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Sao Paulo Medical Journal

Print version ISSN 1516-3180On-line version ISSN 1806-9460

Sao Paulo Med. J. vol.117 n.2 São Paulo Mar. 1999

http://dx.doi.org/10.1590/S1516-31801999000200002 

Original Article


Marilza Vieira Cunha Rudge, Christiane Maria Moreira Gomes
Iracema de Mattos Paranhos Calderon, Maria Delgi Ramos
Joelcio Francisco Abbade, Marcus Guazzelli Mauricio de Oliveira
Marcia Guimarães da Silva

 

Study of the evolution of the placenta and fetal pancreas in the pathophysiology of growth retardation intrauterine due to restricted maternal diet
Discipline of Obstetrics, Faculdade de Medicina de Botucatu, UNESP, Botucatu, Brazil

 

 

ABSTRACT

CONTEXT: Intrauterine growth retard (IUGR) continues to be a significant perinatology problem at the end of this century. The nature of the etiologic agent, the time when the attack occurred during pregnancy and its duration affect the type of IUGR.
OBJECTIVE: To study the evolution of fetal pancreas and placenta between the 18th and 21st day of pregnancy in rats submitted to maternal protein-calorie restriction.
DESIGN: Randomized controlled trial on laboratory animal.
SAMPLE: Forty-one normoglycemic pregnant Wistar rats.
INTERVENTION: Rats were divided into six experimental groups according to their access to food and date of cesarean section (18th or 21st day): control with free access to food; diet restricted to 25% introduced on 1st day of pregnancy; and diet restricted to 25% after the 3rd day of pregnancy.
MAIN MEASUREMENTS: Newborn weight, placenta weight, histopathological study (morphological histochemistry)
RESULTS: Maternal protein-calorie malnutrition caused intrauterine growth retard (IUGR) after the 18th day of pregnancy. Dietary restriction did not interfere with the morphology of the fetal pancreas and the immunohistochemical study of the placenta showed that glycogen stores were decreased between the 18th and 21st day in the control group and in a diet restricted to 25% from the first day of pregnancy. Dietary restriction after the 3rd day of pregnancy led to low placental glycogen concentrations on the 18th day and disappearance on the 21st day.
CONCLUSIONS: The pathophysiology of IUGR due to maternal protein-calorie restriction in rats is related to lower placental weight and low placental glycogen stores.
KEY-WORDS: Intrauterine growth retardation. Pancreas. Placenta. Rats.

 

 

INTRODUCTION

Intrauterine growth retard (IUGR) continues to be a significant perinatology problem at the end of this century. The nature of the etiologic agent, the time when the attack occurred during pregnancy and its duration affect the type of IUGR.1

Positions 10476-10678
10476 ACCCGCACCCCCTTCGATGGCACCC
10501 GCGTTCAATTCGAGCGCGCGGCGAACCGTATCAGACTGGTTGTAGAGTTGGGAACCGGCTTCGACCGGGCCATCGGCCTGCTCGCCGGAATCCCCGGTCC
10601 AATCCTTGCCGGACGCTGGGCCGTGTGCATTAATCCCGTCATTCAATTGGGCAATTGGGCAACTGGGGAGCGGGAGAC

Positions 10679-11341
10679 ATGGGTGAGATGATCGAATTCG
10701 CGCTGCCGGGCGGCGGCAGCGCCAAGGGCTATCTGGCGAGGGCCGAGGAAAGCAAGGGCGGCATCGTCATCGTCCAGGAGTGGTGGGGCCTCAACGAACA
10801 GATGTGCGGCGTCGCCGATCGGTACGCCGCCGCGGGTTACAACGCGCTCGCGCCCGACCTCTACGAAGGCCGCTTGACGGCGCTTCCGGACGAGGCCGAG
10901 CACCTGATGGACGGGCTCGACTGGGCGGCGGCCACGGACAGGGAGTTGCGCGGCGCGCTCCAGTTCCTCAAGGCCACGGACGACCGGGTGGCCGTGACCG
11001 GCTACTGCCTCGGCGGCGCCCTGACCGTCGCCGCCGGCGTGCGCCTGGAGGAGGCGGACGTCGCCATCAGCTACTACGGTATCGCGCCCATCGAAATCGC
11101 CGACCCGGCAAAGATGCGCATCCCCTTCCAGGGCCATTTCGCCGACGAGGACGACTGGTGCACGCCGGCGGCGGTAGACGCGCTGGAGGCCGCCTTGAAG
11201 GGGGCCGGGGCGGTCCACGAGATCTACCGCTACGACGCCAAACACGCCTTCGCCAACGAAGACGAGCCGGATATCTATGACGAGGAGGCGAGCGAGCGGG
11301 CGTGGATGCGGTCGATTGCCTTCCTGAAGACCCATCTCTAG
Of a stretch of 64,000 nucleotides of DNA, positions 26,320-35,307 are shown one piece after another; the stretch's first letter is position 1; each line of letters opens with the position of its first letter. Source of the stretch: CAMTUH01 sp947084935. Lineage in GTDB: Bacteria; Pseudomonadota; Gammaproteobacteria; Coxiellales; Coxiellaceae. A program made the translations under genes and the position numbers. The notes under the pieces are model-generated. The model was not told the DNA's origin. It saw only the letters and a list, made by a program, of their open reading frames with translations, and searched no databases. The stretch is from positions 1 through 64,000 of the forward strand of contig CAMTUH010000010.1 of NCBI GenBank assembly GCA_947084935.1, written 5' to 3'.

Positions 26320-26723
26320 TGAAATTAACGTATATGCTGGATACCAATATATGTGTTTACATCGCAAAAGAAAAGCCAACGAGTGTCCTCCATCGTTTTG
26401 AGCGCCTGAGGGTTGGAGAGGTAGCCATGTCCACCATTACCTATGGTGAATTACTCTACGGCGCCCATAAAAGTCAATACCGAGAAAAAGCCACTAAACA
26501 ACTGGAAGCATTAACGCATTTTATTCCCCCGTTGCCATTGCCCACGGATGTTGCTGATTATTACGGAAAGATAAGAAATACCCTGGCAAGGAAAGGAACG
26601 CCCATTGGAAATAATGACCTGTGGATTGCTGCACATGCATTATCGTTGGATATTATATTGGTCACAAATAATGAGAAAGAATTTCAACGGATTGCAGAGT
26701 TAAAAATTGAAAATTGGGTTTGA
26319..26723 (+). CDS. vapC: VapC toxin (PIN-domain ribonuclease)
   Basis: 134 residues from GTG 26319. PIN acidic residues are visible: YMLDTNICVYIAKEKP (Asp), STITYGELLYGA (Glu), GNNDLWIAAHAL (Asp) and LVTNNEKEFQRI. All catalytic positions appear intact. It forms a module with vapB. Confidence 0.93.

Experimental research carried out in Botucatu (Brazil) has demonstrated that fetuses with IUGR are obtained using models of protein-calorie malnutrition,1-7 of maternal arterial hypertension8-10 and of severe maternal diabetes.11-15 Placental weight is lower in protein-calorie malnutrition16 and in the presence of renovascular arterial hypertension,8,9 but in spontaneously hypertensive rats (SHR) the placental weight of newborn rats with IUGR is identical to that of the normal young of appropriate weight.10

An interesting aspect has been observed in the model of diabetes and pregnancy in rats: the same placental weight and histopathological aspects are associated with opposite deviations in fetal growth, i.e. macrosomia in moderate diabetes and IUGR in severe diabetes.11-13

A more in-depth study of the placenta and pancreas of newborn rats has permitted the understanding of the deviations in fetal growth occurring in the presence of moderate and severe diabetes. Calderon et al.14 demonstrated that the placentas of newborn rats with moderate diabetes presented an evolution of glycogen composition similar to that of the young of normal rats, i.e. glycogen was present on the 18th day of pregnancy and disappeared by the 21st day. Newborn rats with severe diabetes showed increased glycogen deposition in the placenta from the 18th to the 21st day of pregnancy. Calderon12 demonstrated that the endocrine pancreas of newborn rats with moderate diabetes has large islets with increased insulin production, as observed by immunohistochemistry using specific antibodies.

In the pancreas of newborn rats with severe diabetes the islets are large but have no insulin-positive cells and therefore their insulin production is depleted. Since moderate diabetes is a model of fetal macrosomia, we may infer that maternal hyperglycemia causes fetal hyperglycemia and hyperinsulinism. This leads to the removal of glycogen deposited in the placenta which, converted into energy, increases the weight of newborn rats. In severe diabetes, a IUGR model, severe maternal hyperglycemia causes intense fetal hyperglycemia leading to depletion of fetal pancreatic function. The lack of insulin production by the fetal pancreas at the end of pregnancy does not permit the removal of glycogen stores from the placenta and the fetus does not grow in an adequate manner.